Uses m n (as in MUSIC). and reduce risk of false frequency estimates. 1997 Slide L6–8 . that has minimum Euclidean norm.Min-Norm Method Goals: Reduce computational burden. g # Lecture notes to accompany Introduction to Spectral Analysis by P. Stoica and R. Moses. Prentice Hall. R( ) Let " 1 = the vector in R(G). but only one vector in G (as in Pisarenko). with first element equal ^ ^ to one.

Prentice Hall. con't Spectral Min-Norm f!gn=1 = ^k the locations of the n highest peaks in the “pseudo-spectrum” 2 1 = a (!) 1 ^ g " # Root Min-Norm f!gn=1 = ^k the angular positions of the n roots of the polynomial aT (z.1) 1 ^ g " # that are closest to the unit circle. 1997 Slide L6–9 . Lecture notes to accompany Introduction to Spectral Analysis by P. Moses. Stoica and R.Min-Norm Method.

for N 1. at least. k k2) g Lecture notes to accompany Introduction to Spectral Analysis by P. Moses. Stoica and R. 1997 Slide L6–10 .1 g + S S .S(S S ).) ^^ I=S S= Multiplying the above equation by gives: (1 .1 exists iff = k k2 6= 1 (This holds.1 = =(1 . (S S ). Prentice Hall. k k2) ) ^ = . k k2) = (S S ) ) (S S ).S =(1 .1 gm " # " # Min-Norm Method: Determining g ^ Then: 1 2 R(G) ) S 1 = 0 ^ ^ ^ ^ g g ) S ^= .Let S ^= S g1 . g " # Min-Norm solution: As: ^ = .

1 0]A A2 = 0 Im. where e.i!n S1 = Im..ESPRIT Method Let A1 = Im. Moses. Then S2 = A2C = A1DC = S1 C . 1997 Slide L6–11 . Stoica and R. let = A1D. Prentice Hall.1DC {z } So has the same eigenvalues as D .1 0]S S2 = 0 Im. D= 0 e. determined as is uniquely = (S1S1).i!1 0 .1]A Then A2 Also.1S1S2 Lecture notes to accompany Introduction to Spectral Analysis by P..1]S 2 6 4 | 3 7 5 Recall S = AC with jC j 6= 0.

ESPRIT Implementation From the eigendecomposition of R. find S .1S1S2 ^^ ^^ f!kgn=1 = . then S1 and S2 . arg(^k ) ^ k ESPRIT Advantages: computationally simple no extraneous frequency estimates (unlike in MUSIC or Min–Norm) accurate frequency estimates Lecture notes to accompany Introduction to Spectral Analysis by P. Prentice Hall. Stoica and R. ^ ^ ^ ^ The frequency estimates are found by: where f^kgn=1 are the eigenvalues of k ^ = (S1S1). 1997 Slide L6–12 . Moses.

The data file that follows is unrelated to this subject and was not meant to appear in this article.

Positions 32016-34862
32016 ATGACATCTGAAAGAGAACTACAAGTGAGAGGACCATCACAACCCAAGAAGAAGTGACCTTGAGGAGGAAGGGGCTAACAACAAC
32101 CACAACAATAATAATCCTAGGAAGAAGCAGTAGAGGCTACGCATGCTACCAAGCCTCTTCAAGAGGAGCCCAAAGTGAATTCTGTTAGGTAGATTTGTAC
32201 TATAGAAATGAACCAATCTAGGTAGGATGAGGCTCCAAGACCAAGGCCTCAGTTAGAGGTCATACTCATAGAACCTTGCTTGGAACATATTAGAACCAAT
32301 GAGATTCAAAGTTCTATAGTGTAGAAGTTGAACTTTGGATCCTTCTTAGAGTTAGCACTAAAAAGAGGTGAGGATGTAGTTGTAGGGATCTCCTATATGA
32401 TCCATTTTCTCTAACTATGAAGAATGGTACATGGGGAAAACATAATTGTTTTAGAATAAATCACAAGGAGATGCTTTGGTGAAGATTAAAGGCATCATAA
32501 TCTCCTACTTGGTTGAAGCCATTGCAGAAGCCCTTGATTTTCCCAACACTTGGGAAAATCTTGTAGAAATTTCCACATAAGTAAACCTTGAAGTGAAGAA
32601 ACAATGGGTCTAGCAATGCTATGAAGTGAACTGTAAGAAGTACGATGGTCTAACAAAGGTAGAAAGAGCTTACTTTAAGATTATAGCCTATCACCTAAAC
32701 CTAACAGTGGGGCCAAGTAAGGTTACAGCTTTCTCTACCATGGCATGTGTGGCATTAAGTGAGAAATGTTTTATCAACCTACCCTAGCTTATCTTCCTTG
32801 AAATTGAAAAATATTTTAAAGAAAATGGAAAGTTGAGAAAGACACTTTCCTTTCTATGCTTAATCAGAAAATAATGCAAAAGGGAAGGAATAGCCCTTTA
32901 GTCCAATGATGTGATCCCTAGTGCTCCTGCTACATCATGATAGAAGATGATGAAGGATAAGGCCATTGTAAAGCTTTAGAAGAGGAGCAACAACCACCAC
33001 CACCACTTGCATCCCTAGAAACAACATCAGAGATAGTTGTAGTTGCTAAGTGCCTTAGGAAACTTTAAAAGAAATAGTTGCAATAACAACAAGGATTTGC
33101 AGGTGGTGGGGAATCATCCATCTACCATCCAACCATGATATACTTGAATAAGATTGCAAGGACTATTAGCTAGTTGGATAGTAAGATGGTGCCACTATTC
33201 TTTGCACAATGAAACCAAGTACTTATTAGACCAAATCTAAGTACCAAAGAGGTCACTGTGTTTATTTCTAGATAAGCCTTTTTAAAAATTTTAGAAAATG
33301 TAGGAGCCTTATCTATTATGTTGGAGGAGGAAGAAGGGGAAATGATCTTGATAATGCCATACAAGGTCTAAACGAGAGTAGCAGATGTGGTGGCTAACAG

Prentice Hall. 1997 .Summary of Frequency Estimation Methods Method Periodogram Nonlinear LS Yule-Walker Pisarenko MUSIC Min-Norm ESPRIT Computational Accuracy / Risk for False Burden Resolution Freq Estimates small medium-high medium very high very high very high medium high medium small low none high high medium medium high small medium very high none Recommendation: Use Periodogram for medium-resolution applications Use ESPRIT for high-resolution applications Slide L6–13 Lecture notes to accompany Introduction to Spectral Analysis by P. Stoica and R. Moses.

1997 Slide L7–1 . Prentice Hall. Moses.Filter Bank Methods Lecture 7 Lecture notes to accompany Introduction to Spectral Analysis by P. Stoica and R.

Basic Ideas Two main PSD estimation approaches: 1. but 2 requires to ensure that the number of estimated values = = ) is < N . ( =2 2 =1 N > 1 leads to the variability / resolution compromise associated with all nonparametric methods. Nonparametric Approach: Implicitly smooth ! !=. Parametric Approach: Parameterize finite-dimensional model. 1997 Slide L7–2 . Lecture notes to accompany Introduction to Spectral Analysis by P. (!) by a 2. Stoica and R. !+ ] N >1 1 2 is more general than 1. Prentice Hall. Moses. by assuming that ! is nearly constant over the bands f ( )g ( ) !.